Fresh from the Field, July 26, 2018

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Fresh from the Field is a weekly album showcasing transformative impacts made by partners supported by the National Institute of Food and Agriculture.

Editor: Falita Liles                                                                                              July 26, 2018

Success Stories 

Fresh from the Field NIFA Impacts MRF Impacts Onions USDA photo

Managing Onion Pests and Diseases May Lead to a $13 Million Increase in Crop Value

Onions are a widely grown and consumed vegetable in the United States, but some growers are abandoning onion farming because of losses due to pests and pathogens.

Researchers at land-grant universities across the country have teamed up to help onion farmers overcome these challenges. They have illuminated effective ways to manage pests and diseases and identified onion varieties with greater resistance or tolerance. These advances have transformed how onions are grown around the world, making production more sustainable for farmers and ensuring a stable supply for consumers.

Cornell University researchers developed an integrated pest management (IPM) program for thrips that combines selective insecticides, appropriate tank mixes and additives, spray thresholds, resistance management, and reduced nitrogen fertilizer use. Growers who used the program made 75 to 80 percent fewer insecticide applications per field and saved an average of $265 to $300 per acre. In the Columbia Basin of Washington and Oregon, adopting IPM practices to control thrips could increase onion crop value by more than $13 million per year.

NIFA supports this research through the Multistate Research Fund.

Read the full story at the Multistate Research Fund Impacts Page. USDA photo. 

News Coverage

Fresh From the Field NIFA Impacts SCRI GettyImages-495715543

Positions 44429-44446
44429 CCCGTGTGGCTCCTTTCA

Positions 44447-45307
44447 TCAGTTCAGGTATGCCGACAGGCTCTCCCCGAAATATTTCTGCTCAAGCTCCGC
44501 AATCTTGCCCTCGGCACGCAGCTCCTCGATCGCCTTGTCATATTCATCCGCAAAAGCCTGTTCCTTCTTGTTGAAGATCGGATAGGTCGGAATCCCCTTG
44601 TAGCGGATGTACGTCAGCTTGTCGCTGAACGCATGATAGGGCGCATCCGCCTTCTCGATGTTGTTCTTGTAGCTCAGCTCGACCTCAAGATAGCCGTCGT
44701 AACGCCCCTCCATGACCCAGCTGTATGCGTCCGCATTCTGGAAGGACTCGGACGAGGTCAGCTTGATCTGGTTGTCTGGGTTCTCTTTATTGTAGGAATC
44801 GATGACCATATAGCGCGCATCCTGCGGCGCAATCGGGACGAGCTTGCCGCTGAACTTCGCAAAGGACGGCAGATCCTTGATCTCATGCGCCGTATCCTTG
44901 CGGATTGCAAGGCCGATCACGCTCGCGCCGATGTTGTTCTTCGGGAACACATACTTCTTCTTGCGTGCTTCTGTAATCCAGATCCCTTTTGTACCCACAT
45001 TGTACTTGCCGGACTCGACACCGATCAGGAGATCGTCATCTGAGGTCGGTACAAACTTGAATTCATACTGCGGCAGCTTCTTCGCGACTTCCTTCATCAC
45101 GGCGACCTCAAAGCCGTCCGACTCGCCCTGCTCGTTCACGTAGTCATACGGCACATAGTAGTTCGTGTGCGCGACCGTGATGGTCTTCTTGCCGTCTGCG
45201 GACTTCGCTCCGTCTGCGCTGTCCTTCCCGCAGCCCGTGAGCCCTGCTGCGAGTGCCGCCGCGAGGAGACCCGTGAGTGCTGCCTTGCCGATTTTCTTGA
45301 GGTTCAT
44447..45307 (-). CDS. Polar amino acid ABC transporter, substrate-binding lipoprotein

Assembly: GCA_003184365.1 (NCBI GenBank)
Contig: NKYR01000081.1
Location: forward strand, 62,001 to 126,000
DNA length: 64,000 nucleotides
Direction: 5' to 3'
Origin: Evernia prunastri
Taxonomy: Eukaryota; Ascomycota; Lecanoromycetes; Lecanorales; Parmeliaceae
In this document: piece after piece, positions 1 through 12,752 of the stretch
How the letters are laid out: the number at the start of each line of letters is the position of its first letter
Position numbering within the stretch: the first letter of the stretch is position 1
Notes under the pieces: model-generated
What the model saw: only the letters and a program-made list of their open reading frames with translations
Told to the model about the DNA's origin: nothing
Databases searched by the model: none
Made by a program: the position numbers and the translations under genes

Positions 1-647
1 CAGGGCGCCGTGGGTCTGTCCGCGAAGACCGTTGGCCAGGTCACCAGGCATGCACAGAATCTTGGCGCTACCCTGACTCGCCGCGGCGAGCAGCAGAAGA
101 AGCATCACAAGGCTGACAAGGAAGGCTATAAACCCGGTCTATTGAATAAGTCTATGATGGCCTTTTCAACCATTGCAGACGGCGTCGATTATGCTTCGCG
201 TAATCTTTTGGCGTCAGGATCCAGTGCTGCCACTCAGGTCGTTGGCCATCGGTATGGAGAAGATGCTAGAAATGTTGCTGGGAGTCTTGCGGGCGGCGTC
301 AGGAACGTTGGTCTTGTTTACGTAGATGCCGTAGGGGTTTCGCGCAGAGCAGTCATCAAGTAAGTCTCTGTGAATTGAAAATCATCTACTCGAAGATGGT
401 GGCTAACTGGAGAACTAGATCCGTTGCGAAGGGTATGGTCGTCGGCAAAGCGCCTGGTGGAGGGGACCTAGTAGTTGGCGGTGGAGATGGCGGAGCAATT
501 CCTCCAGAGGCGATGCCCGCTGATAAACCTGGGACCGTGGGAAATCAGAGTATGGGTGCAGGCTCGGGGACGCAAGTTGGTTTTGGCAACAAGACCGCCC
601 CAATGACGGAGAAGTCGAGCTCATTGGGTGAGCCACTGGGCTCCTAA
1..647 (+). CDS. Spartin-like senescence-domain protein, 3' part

Biogradable Plastic Mulch 

Biodegradable mulches have been promoted as an environmentally-friendly alternative to plastic mulches. However, according to Washington State University graduate student Henry Sintim, more research is needed to determine how much these mulches actually do degrade and what impacts they might have to the soil.

It is assumed that microorganisms in the soil break down the biodegradable plastic mulch mainly to water, carbon dioxide, and biomass. But to what extent?

Sintim’s Western SARE-funded graduate student project tests four biodegradable plastic mulches. The good news is that in the early stages of the project the biodegradable plastic mulches maintain soil microclimate similar to the polyethylene mulch and provide similar benefits. While the project is still on-going, composting the mulches resulted in more degradation than tilled in soil so this could be a viable disposal method.

NIFA supports this research through the Western SARE grant program and the Specialty Crop Research Initiative.

Learn more about biodegradable mulch at the University of Tennessee. Photo credit: Getty Images. 


 Fresh from the Field NIFA Impacts Strong and stable, CLT can be used as walls  Photo courtesy of Structurlam

Cross-Laminated Timber Development

Cross-laminated timber (CLT) are massive building panels can be manufactured with lumber from thin trees that are susceptible to pest outbreaks and pose catastrophic fire threats. CLT can allow faster construction and is beginning to revive local economies in the Northwest. 

Since 2011, researchers at Washington State University’s (WSU) Composite Materials and Engineering Center have worked with local companies, governments, and economic development groups to improve the performance and manufacturing process of cross-laminated timber as well as analyzing cost effectiveness and logistics of a rural to urban supply chain. 

WSU is already working with milling and manufacturing partners to launch a supply chain in Eastern Washington and to identify other Western Washington opportunities.

NIFA supports this research through McIntire-Stennis Capacity Grants.

Learn more at CleanTech AlliancePhoto courtesy of Structurlam.

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Fresh from the Field NIFA Impacts July 26